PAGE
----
Nothing of me is original. I am the combined effort of everyone I’ve ever known-
Who are you?
A simple question, asked so very often, implying that there is actually a plausible answer. Almost as if our being were a fixed “thing” …
Who am I?
The irony that lies neatly at the heart of this question, is that the more we seek to identify who we are, the more fragile we are likely to become. The emphasis shouldn’t be on discovering who we are but on creating what we would like to experience in life.
Who defines you?
Our identity should be seen as an evolving process, rather than a static snapshot in time. Embrace a flowing sense of self – You.
How different would life be, if rather than asking who am I … We contemplated how we’d like to engage and live – Life?
The reason I talk to myself is because I’m the only one whose answers I accept-
These truths are a compass leading us along the path of our lives: When we open our eyes, listen to our hearts and scream our truth(s) out loud for all to hear and witness? We find Balance and Center.
Once we find our true path and own it, the key words being Own It – Own your Path. Only then can we set about creating a definitive experience of our sense of place, our sense of identity and our sense of purpose in this beautiful world.
Through seeking purpose, we find identity. With identity, we find our true purpose.
The alternate approach to Owning Your Path … Is waiting. Waiting will only engender suffering, the suffering of longing to be “better” and grasping at a You, that simply does not exist.
We waste time looking for the perfect lover, instead of creating the perfect love-
Meditation, in my humble opinion, is the perfect entry point to many profound experiences in life. Successful meditation and successful “whatever(s)” all start with three simple, yet mindful entry points:
Get Comfortable – Slow Down – Connect to our Breath
When we are able to approach other pursuits in our life, just like we approach meditation (without rushing to go somewhere fast – a means to an end) we are able to touch deeply into ecstatic and erotic states which we once thought were lost.
Our busy lives takes us to a place where we are constantly consumed by our thoughts. It’s possible to reclaim our bodies, our true-selves. On that note: Before kissing a loved one tenderly, taking a bath or running in the snow … Get Comfortable – Slow Down – Connect to Your Breath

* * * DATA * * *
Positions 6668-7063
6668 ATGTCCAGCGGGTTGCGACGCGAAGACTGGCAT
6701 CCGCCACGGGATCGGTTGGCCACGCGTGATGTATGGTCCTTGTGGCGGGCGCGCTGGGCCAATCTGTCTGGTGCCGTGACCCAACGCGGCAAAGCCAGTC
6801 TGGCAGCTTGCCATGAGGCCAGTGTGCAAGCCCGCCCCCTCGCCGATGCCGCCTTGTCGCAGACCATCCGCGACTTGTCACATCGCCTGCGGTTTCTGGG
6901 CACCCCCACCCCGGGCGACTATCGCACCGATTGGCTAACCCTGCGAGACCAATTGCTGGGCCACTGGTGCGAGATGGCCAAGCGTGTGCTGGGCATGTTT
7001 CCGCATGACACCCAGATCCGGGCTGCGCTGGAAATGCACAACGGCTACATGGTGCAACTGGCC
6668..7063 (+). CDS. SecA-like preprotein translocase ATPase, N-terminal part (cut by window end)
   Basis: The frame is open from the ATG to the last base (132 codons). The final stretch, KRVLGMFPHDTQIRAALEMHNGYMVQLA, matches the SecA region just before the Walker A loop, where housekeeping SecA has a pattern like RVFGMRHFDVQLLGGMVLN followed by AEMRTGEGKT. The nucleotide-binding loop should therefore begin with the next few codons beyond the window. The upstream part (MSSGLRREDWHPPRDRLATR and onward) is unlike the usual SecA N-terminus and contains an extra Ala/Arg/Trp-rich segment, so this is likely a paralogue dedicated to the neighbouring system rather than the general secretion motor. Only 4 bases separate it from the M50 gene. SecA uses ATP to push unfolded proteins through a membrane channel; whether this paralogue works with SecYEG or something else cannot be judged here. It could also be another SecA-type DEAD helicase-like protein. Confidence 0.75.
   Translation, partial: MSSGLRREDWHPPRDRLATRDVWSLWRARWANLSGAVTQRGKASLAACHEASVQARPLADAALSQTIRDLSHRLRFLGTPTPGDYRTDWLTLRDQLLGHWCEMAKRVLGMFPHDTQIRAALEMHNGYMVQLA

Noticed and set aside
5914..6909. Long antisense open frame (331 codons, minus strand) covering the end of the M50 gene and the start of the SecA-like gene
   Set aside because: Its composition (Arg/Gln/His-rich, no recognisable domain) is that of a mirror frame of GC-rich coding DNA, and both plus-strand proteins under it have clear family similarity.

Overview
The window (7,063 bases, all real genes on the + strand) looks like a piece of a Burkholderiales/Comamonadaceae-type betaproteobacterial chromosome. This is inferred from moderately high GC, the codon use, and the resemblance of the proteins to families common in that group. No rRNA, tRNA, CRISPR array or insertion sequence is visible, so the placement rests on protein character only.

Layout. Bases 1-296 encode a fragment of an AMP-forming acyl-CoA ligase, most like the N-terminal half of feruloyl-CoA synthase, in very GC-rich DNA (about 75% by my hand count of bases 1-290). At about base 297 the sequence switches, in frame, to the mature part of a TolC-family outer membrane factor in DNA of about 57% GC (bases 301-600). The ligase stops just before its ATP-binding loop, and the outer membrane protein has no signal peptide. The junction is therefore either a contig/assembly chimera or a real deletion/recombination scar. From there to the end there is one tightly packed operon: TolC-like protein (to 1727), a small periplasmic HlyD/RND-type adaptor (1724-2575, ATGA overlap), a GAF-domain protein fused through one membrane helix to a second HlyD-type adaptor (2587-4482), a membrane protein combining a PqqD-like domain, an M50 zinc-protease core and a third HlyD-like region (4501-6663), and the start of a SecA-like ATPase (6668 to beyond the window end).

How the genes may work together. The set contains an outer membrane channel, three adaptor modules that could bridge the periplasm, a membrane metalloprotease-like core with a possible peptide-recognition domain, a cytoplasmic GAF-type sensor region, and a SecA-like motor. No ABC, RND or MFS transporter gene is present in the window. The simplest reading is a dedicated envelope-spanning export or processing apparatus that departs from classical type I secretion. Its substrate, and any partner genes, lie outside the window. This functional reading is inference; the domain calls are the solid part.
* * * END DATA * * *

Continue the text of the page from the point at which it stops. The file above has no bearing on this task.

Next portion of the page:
There are no facts, only interpretations-
When I began walking my current path, my motivation was existential …
I struggled each painful morning to answer burning questions such as Who am I? What is my true nature? What is the nature of the world around me? These questions still linger to this day, although meditation practice and mindfulness practice in particular, have helped to define the path unfolding in front of me.
During a painful period recently, with profound feelings of sadness. In one sense, I tried to be gentle with myself, allowing my body ample time before engaging it fully. As time went on, motivated by the desire to be fully alive and fully functioning, I began to observe closely just how my pain constituted and unfolded, how I participated in it, and how my attentiveness and lack of it affected “things.”
When I was aware and mindful, I would be feeling fine and then – within a moments notice … I would find myself back at the start. When I was able to both engage and observe, I could begin to see that my experience began as a kind of spasm, a contraction, a rushed breathe. I could notice (however arduous as it was to stay present) how my manner of paying attention, what I attended to and how, could either accelerate or decelerate the rhythm of the process.
Attention to the process is what meditation brings to my life, especially when the dynamic themes play, like a broken record.
We may not be able to control what arises each and every day. However we do have a say in how we respond, moment to moment … These fruits of daily life, can be liberating.
The wheels hummed lullabies on the liquorice road-
A little challenge to start the weekend off right: Limber your lips up, and hum your favorite song for the next 30 seconds … Now don’t you feel better? In fact, there’s no better way to calm your mind and boost your spirits than by humming a happy tune.
Are your lips, heart and spirit ready to go? Cool …
Pausing for a moment to consider how humming plays a role in meditation practice … I’ll share just one quick example: “Some” yoga folks use a breathing technique called brahmari or “the bee breath.” In essence, the brahmari technique involves taking a series of slow, deep breaths through the nose with tightly sealed lips. On each exhalation, you make a humming sound similar to a bee buzzing about in a midlands prairie.
For whatever reason, I deeply enjoy humming the occasional tune. Humming (the brahmari technique) is a gentle, calming method to settle our mind(s) and an a soothing way to relieve stress. Little did I know that a seemingly frivolous, cheeky activity may turn out to have some tangible daily benefits. In addition, who would had ever thought that Hall & Oates would help me center my mind?!?
Take care this weekend and please be well!